Ultimately, however, the power to decide how individual states respond to the coronavirus largely rests with the leadership of those states, and that has troubling implications if a coordinated response is necessary. An outbreak could potentially spread out of control in one state — and cross over into others — if state and local officials take a lax approach to the disease. At the same time, many Americans could potentially have their civil liberties needlessly restricted if state or local officials in another state take a reactionary approach.
If I am quarantined, what are my rights?
The Constitution divides power between the states and the federal government, but it also protects certain individual rights. Among them is the right to not be denied “liberty” without “due process.”
It should be noted that there’s a big difference between a procedural right and a substantive right (although the Supreme Court has, at times, blurred this line). There is no freestanding constitutional right to go about your normal life while an epidemic endangers many people’s lives. At the same time, the government cannot simply confine people for arbitrary reasons, or without providing an adequate explanation.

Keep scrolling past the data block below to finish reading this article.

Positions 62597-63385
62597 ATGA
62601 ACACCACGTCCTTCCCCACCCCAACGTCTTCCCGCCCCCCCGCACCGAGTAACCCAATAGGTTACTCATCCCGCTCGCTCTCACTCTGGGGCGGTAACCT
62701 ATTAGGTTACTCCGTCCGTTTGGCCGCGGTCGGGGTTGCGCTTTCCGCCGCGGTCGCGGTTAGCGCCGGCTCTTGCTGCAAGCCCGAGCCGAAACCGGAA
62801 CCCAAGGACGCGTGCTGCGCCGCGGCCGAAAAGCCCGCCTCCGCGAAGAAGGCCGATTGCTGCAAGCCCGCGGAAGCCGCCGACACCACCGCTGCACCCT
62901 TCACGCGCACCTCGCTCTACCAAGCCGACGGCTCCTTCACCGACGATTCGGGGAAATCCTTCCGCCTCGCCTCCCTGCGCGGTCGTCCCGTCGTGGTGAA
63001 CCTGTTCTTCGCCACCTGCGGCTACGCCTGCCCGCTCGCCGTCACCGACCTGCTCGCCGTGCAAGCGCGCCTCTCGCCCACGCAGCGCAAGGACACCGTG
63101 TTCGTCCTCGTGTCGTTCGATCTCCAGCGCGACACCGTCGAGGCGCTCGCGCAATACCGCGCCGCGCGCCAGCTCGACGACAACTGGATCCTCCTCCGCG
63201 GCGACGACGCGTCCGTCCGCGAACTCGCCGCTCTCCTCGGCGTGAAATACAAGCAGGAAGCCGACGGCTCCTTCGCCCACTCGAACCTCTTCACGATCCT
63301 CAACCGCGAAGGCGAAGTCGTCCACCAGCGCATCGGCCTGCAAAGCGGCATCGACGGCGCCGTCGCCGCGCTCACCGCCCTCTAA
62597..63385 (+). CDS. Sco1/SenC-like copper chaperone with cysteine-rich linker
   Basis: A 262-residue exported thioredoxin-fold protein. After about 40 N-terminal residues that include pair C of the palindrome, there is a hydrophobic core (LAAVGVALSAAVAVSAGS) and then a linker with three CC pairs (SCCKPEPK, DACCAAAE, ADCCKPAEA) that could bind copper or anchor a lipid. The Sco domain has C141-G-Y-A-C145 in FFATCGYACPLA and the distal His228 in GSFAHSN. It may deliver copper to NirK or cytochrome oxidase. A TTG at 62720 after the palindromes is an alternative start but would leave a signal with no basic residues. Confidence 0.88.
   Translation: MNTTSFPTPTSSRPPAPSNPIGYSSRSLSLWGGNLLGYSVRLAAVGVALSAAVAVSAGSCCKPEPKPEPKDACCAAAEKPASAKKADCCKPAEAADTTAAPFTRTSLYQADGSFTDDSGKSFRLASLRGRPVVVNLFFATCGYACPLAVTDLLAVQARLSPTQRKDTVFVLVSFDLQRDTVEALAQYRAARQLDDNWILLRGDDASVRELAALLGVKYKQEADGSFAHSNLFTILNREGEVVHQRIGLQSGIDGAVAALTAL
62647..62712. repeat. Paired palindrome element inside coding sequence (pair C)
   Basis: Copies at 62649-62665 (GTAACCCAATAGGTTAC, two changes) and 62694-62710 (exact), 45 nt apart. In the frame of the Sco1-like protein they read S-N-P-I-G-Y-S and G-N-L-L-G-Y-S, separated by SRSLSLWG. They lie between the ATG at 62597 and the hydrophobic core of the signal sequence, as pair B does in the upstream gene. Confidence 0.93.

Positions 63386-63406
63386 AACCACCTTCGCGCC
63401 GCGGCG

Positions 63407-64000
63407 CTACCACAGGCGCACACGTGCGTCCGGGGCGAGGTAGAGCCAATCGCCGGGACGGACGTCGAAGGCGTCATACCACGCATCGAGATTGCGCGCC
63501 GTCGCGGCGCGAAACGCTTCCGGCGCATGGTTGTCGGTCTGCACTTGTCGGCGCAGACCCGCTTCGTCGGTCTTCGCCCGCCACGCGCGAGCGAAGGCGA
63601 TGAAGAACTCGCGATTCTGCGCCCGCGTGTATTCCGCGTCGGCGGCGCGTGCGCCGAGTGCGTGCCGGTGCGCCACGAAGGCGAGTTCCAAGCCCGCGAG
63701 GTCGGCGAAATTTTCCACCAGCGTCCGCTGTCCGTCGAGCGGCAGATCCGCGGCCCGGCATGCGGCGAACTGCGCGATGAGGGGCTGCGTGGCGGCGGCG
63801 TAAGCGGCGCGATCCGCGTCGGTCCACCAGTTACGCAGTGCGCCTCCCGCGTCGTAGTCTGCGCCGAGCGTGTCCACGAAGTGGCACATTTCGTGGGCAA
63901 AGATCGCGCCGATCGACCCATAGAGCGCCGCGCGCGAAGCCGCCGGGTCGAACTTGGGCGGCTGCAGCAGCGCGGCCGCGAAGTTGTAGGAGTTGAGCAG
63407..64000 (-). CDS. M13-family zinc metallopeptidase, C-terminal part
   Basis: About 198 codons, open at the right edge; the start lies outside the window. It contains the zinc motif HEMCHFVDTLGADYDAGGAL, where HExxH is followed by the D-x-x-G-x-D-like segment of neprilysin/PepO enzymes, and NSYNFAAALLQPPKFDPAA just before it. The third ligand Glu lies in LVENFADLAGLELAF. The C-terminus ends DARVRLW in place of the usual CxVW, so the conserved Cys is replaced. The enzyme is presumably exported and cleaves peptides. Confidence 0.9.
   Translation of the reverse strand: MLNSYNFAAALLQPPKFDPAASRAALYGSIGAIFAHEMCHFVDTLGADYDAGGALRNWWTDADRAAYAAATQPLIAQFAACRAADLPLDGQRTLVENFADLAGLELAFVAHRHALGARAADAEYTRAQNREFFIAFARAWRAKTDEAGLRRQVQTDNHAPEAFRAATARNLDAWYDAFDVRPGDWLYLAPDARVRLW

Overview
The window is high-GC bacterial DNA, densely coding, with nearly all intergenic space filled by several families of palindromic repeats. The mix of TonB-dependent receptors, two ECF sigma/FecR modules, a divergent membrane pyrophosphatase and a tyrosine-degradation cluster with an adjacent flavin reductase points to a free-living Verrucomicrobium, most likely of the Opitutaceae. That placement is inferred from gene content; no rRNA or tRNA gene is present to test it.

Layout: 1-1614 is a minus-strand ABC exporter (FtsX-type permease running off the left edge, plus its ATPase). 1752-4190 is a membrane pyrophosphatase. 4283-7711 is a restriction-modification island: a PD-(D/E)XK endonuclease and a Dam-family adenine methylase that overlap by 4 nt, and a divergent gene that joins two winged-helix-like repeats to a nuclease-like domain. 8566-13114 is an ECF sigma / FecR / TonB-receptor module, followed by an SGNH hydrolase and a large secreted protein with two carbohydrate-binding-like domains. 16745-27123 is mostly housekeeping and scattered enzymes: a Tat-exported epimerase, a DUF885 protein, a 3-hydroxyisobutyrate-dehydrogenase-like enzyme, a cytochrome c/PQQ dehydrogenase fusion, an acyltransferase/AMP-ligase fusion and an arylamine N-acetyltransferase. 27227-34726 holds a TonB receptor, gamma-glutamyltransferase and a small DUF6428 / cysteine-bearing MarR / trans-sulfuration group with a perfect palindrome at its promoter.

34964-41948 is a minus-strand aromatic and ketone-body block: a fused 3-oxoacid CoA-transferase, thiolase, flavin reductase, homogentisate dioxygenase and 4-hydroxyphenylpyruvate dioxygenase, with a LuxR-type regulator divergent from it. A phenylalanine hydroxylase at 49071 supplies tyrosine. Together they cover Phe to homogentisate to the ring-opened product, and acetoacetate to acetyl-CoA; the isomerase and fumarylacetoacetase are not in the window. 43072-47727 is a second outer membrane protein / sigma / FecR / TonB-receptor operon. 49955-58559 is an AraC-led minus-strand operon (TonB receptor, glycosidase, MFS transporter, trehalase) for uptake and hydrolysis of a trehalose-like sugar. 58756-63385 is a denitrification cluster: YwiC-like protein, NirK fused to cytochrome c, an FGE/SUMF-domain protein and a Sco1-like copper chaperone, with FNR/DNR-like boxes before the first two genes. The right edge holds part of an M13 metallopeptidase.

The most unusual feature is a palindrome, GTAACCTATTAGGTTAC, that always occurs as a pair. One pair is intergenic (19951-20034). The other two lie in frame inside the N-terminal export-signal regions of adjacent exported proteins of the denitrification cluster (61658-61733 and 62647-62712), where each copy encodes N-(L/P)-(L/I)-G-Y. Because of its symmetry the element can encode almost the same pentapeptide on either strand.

If you are quarantined, you do not necessarily have a right to be released from that quarantine, but you do have a right to demand some sort of adjudicative process to determine whether the quarantine is justified.
It is well established that the government may confine people against their will if those individuals present a danger to themselves or others, even if the person being confined has not committed a crime. In Addington v. Texas (1979), for example, the Supreme Court held that individuals with such severe mental illnesses that they present a threat to their own safety, or to the safety of others, may be involuntarily confined to a mental hospital.
Addington, however, also held that the government must prove by “clear and convincing” evidence that such confinement is justified — a much higher burden of proof than courts typically apply in civil cases. An “individual’s interest in the outcome of a civil commitment proceeding is of such weight and gravity,” the Court explained, “that due process requires the state to justify confinement by proof more substantial than a mere preponderance of the evidence.”